Patricia Bishop and Josh Oulton are the partnership behind Taproot Farms, located in the heartland of the Annapolis Valley, Nova Scotia. The dynamic duo, who both “learned to farm, talk and walk simultaneously” share deep roots in agriculture. Where Patricia can trace her lineage back to the original New England planters who settled the region in the mid-1700s, Josh’s ancestors introduced the Charolais breed of beef cow to Nova Scotia from France in the 1900s. Indeed, the virtues of the farming lifestyle will be passed on in this family. In addition to being full-time farmers, Patricia and Josh are parents to three children who are all involved in their family farm lifestyle.
Making the decision to end a teaching career in B.C., Patricia moved back east in 2004 with Josh and their first-born, Izaak. Distracted by dreams of establishing a farm school, Patricia veered away from her involvement in a traditional teaching setting. She envisioned a school where winters would be off and the spring and summer months would be filled with rich streams of diverse curriculum, centred on a farming environment.
Shortly after their return to the Maritimes, the family purchased a 144-acre non-organic vegetable farm in Canard, Nova Scotia. Although Patricia and Josh were committed to farming, the wholesale market for conventional vegetables was not reaping enough benefits, and the couple saw an increased need for a local organic food supply, tied in with the need to make it accessible to a wider population.
In November 2007, as the family bought 23 acres of certified organic land in Port Williams, Patricia drafted a business plan and Taproot Farms was born. While the initial year featured some wholesale distribution and a farm stand based at the end of their driveway, it didn’t take long for production to get underway and dreams to grow!
Currently, Taproot Farms is successfully maintaining a CSA in Nova Scotia. With 400 members throughout Halifax, Dartmouth, and in Kings and Hants counties, Taproot is committed to providing bountiful, quality food throughout its 52 weeks of service. With their soon-to-be-certified commercial kitchen, preservation has taken an important role on the farm to continue a supply of Taproot-grown foods during the colder months when fresh produce is less abundant. Some of the delicious items featured in the initial and final weeks of delivery include frozen pesto, canned salsa, pickles, jam and fresh sprouts – made year-round. Greenhouse production ensures that members will receive fresh greens early on in the season, while the field production offers strawberries and raspberries shortly thereafter.
During the warmer seasons, between the farm stand and CSA, Taproot features a long, extensive list of fresh, nutritious produce, ranging from asparagus, okra, hot peppers and various greens to 15-20 types of tomatoes – which Patricia chooses mainly for heirloom varieties. Transparency is vital to Patricia. While the produce grown on Taproot Farms is certified organic, with interest in offering a diversified selection of local produce, some of the items included in the CSA box may be sourced from farms that are not. In each weekly newsletter filled with recipes and farm news, Patricia clearly indicates the range of farming practices connected to each food item. Taproot Farms’ commitment to integrity and consumer responsibility, so often unseen in the industrial food system, sets a precedent for the ideal form of food access and is greatly valued by their supportive community.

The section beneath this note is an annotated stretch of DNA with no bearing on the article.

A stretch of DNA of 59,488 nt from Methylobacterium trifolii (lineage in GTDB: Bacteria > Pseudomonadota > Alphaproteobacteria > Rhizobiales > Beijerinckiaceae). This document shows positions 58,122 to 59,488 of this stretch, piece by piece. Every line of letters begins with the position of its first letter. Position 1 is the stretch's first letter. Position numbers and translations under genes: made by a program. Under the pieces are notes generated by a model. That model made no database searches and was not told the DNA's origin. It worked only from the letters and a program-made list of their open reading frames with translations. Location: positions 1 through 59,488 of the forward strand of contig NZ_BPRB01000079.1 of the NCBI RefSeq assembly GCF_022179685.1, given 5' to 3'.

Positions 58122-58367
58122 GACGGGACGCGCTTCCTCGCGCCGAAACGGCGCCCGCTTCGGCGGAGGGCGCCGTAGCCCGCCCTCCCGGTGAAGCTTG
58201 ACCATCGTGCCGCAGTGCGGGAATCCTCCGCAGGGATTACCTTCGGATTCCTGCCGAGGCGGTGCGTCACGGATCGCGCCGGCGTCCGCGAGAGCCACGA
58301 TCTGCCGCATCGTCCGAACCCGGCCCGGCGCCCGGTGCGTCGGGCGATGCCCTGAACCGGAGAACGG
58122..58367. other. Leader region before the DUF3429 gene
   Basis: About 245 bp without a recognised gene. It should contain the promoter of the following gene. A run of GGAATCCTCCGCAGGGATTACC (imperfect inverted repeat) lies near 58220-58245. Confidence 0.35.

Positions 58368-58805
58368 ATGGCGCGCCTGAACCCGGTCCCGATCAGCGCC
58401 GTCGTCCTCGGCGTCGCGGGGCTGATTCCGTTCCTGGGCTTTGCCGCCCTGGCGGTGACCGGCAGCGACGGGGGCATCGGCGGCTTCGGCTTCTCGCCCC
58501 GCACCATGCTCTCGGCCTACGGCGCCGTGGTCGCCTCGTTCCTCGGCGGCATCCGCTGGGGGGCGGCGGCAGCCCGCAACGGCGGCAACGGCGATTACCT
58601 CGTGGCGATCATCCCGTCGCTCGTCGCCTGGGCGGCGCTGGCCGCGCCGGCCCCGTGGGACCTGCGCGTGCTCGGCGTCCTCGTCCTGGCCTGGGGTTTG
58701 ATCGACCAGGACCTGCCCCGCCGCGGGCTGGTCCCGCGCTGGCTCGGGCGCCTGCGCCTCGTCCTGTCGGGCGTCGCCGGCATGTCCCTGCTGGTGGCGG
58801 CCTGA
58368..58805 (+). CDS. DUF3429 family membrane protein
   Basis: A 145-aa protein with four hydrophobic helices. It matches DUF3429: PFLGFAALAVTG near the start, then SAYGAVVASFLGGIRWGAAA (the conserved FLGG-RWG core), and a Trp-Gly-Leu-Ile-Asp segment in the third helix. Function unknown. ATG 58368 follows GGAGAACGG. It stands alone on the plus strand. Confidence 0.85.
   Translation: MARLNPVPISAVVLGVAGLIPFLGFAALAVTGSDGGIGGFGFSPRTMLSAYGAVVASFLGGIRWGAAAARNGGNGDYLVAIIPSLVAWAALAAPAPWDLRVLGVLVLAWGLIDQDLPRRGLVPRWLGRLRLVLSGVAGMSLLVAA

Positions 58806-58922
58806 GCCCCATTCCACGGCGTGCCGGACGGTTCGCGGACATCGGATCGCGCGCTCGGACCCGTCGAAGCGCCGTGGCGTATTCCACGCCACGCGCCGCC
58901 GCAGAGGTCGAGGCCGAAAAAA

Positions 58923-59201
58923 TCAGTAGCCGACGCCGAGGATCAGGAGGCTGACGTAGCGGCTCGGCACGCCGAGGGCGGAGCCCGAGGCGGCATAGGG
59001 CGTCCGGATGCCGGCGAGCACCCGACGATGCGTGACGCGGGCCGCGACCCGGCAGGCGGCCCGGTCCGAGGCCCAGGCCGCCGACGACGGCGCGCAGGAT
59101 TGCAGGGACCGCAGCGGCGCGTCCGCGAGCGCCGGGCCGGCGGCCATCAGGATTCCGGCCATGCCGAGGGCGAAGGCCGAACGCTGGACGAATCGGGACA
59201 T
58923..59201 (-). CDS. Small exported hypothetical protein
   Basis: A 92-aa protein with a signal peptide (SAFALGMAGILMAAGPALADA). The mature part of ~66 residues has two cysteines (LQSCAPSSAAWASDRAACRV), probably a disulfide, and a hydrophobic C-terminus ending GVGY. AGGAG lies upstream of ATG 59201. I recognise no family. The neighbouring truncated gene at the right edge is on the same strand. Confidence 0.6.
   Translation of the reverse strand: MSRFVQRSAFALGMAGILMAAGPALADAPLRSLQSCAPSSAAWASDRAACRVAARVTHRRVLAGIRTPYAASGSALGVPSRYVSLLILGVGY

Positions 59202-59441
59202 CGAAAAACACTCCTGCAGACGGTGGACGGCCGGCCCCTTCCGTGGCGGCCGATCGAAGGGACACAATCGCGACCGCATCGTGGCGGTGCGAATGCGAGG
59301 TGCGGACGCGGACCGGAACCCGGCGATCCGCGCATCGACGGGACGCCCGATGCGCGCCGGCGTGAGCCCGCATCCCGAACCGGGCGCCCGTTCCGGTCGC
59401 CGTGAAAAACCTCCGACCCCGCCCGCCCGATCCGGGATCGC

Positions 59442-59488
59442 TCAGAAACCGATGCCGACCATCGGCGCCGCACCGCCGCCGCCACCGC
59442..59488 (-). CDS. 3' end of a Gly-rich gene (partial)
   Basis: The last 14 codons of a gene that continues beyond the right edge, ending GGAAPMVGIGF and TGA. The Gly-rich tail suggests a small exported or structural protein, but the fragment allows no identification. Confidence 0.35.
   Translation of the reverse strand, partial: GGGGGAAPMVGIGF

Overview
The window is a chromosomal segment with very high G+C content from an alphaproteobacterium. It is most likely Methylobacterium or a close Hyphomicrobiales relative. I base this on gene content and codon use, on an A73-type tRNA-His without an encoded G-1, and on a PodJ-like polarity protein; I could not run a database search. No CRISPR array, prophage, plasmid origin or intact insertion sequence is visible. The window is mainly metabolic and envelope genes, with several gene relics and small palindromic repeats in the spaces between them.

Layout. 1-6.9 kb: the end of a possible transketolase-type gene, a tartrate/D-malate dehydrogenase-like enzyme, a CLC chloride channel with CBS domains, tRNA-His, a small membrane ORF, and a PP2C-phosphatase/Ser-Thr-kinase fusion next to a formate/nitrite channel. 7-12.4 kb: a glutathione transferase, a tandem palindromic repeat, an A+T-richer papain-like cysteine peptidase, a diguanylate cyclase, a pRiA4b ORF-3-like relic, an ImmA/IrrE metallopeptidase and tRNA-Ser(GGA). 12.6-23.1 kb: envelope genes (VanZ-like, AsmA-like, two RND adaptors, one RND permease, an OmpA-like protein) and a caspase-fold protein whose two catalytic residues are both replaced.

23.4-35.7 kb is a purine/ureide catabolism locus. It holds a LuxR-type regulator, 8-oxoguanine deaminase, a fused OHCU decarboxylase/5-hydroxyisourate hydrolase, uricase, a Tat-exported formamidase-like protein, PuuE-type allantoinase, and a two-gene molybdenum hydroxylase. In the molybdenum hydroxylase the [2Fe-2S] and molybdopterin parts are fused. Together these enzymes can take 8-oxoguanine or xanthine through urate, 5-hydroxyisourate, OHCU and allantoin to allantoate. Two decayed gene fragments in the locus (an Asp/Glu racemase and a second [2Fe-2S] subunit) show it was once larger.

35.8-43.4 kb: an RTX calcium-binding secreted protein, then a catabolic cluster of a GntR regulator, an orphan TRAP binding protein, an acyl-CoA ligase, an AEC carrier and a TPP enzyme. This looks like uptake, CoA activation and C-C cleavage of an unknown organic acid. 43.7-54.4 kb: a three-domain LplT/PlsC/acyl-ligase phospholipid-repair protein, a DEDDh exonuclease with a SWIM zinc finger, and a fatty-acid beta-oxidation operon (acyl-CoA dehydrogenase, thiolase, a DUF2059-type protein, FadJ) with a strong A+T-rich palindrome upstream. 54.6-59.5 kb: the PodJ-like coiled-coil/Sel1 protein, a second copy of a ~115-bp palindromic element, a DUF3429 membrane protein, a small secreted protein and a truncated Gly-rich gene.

Community involvement is a primary consideration for Taproot Farms, and one that is achieved through several means. Beyond the four-to-nine-person farm crew that works on site, Patricia and Josh invite CSA members to come and participate in farm labour in exchange for discounted shares. Taproot also offers bean-picking jobs for young folks in the community, recognizing the importance of engaging young people with agriculture.
“We would very much like to increase the amount of nutritious food that families living in low income situations in our community have access to,” states Patricia. Besides regular deliveries to the local food bank, Taproot Farms offers a donation option for those interested in supporting and/or subsidizing a CSA share for families with a more compromised income.
Prizing self-sufficiency whenever possible, some soil amendments are made on-site, with Taproot’s manure source conveniently found in the neighbouring sheep and beef farm. Recently, Patricia and Josh have acquired two Berkshire pigs with the intention of breeding a small herd for pig-ploughing the fields.
Another nourishing feature of this highly productive farm is the Swallows Nest Agriturismo/Farm Stay, a rental option for those in need of a rural getaway with an agricultural connection. A large, private house including a sauna, fireplace and two-person Jacuzzi, this soothing environment comes with a daily allotment of fresh farm produce, fresh eggs, and baked bread.
After three years of business, Taproot Farms has much to celebrate. In 2010, Patricia was the recipient of the Spirit N.S. Local Food Award. She was also recognized as a member of the Distinguished Young Alumni of the NSAC. Additionally, Patricia and Josh have been recognized as Outstanding Young Farmers of 2010, one of seven partnerships awarded in Canada.
With plans for an eight-year crop rotation and a continuously expanding acreage of certified organic land, Taproot Farms is well underway with a promising future.
“Taproot Farms’ commitment to the local food movement only begins by providing fresh, delicious food to your homes. The responsibility extends to being active in the community and welcoming you and your family to experience farming first hand.”
Patricia Bishop – Taproot Farms